• According to the definition in the “Dicionário das Plantas Úteis do Brasil” (Dictionary of Useful Plants of Brazil): “Tall and leafy tree, up to 105 feet in height and 44 inches in diameter, usually half tall as per the height but always keeping a huge diameter; of a reddish-yellow bark of up to 1 inch in thickness, covered with hard skin, very cracked, specially in old individuals, fragile, a little fibrous and composed of overlapping sheets of sweet flavor and honey like smell, producing a copious and thick gum-resin of a greenish yellow color; new branches a little compressed; opposite and petiole leaves, simple, elliptic lanceolated or oblongata, obtuse at the top, and a little cone shaped at the base, up to 5 inches long and 2 inches wide, whole, net-veined and its secondary nerve is almost rectangular with the midrib, and it is salient up until the top; its flowers are white, small, aromatic, of two sepals and ten stamen arranged in a 2 inches long raceme, globe shaped drupe fruit, fleshy, oily, and of crustaceous endocarp.”

  • Sensorial characteristics: Not very distinctive core and sapwood by the color; thick sapwood, rosy-beige core, tending to nut-brown, wavy wood of beautiful effect when polished; smell and taste unnoticeable, of average density; a little hard at cut; irregular granule; medium texture; shiny surface.

  • Macroscopic anatomical description: Axial parenchyma: visible only under lenses, in continuous or interrupted strips, apart. Rays: visible only under lenses at the top and in the tangential face; thin and very few. Vessels: visible to the naked eye, mediums; not very numerous; diffuse porosity; diagonal arrangement; solitaries; obstructed. Growth layers: indistinctive. Medullary stains: present in some trees.

Natural durability and chemical workability:

Wood sensitive to attack of marine borers, but slightly resistant to termites. Slightly resistant to xylophages organisms. Good resistance to fungus of white and chestnut-brownish decay, not sensitive to attack of Lyctus and from low to medium resistance to subterranean termites (Reticulitermes santonensis). Sapwood permeable to saturation and impermeable core. Wood is considered incorruptible in water.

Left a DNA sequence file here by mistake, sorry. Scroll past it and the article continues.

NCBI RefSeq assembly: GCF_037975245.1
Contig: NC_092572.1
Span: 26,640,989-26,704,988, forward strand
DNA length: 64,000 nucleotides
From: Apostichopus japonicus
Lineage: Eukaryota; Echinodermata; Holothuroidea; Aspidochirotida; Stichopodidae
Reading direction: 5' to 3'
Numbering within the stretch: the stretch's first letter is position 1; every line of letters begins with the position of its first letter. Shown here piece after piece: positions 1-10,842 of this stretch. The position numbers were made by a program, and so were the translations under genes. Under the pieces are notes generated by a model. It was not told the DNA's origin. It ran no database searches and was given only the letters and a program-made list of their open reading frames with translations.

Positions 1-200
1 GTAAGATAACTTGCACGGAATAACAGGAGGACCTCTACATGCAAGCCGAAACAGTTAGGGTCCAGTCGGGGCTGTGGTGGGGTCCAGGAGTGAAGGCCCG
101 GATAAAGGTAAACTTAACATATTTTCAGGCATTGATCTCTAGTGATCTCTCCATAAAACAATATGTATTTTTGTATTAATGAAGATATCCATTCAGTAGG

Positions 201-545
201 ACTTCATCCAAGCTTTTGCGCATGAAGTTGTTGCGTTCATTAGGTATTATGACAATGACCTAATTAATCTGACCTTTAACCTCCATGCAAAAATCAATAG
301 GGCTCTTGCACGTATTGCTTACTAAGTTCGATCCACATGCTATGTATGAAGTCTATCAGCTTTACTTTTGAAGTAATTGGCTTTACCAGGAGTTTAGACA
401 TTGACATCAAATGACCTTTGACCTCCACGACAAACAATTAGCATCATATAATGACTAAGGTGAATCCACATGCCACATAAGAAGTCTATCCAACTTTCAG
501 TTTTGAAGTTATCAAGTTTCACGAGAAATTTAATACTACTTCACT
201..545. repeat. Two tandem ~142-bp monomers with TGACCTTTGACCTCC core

Preservative Treatment:

It shows low permeability to preserving solutions under pressure treatments since its pores are partially filled by the gum-resin that characterizes it.

Processing characteristics:

  • Workability: “Jacareúba” wood is relatively easy to be worked with. It holds nails and screws tightly, and it does not show resistance to gluing. Easy to saw but the presence of gum-resin might cause some problems. It is easy to knife and unroll. Polish and paint can be easily applied.
  • Drying: Drying at the open air must be done carefully since the wood shows high tendency to cracking and warping. Drying in a hothouse must be done cautiously and just for some pieces due to intercrossed granule. Drying programs can be obtained CTFT/INPA (s.d.) e Jankowsky (1990).

Physical properties:

  • Mass density (ρ): Apparent at 15% humidity (ρap, 15): 620 kg/m3 / basic (ρbasic): 517 kg/m3.

  • Retraction: Radial: 5.6% / tangential: 8.7% / volumetric: 16.9%.

Mechanical properties:

  • Flexion, resistance - fM:
            - Green wood (MPa): 62.4.
            - Wood at 15% humidity (MPa): 80.4.
            - Green wood elasticity module (MPa): 9,277.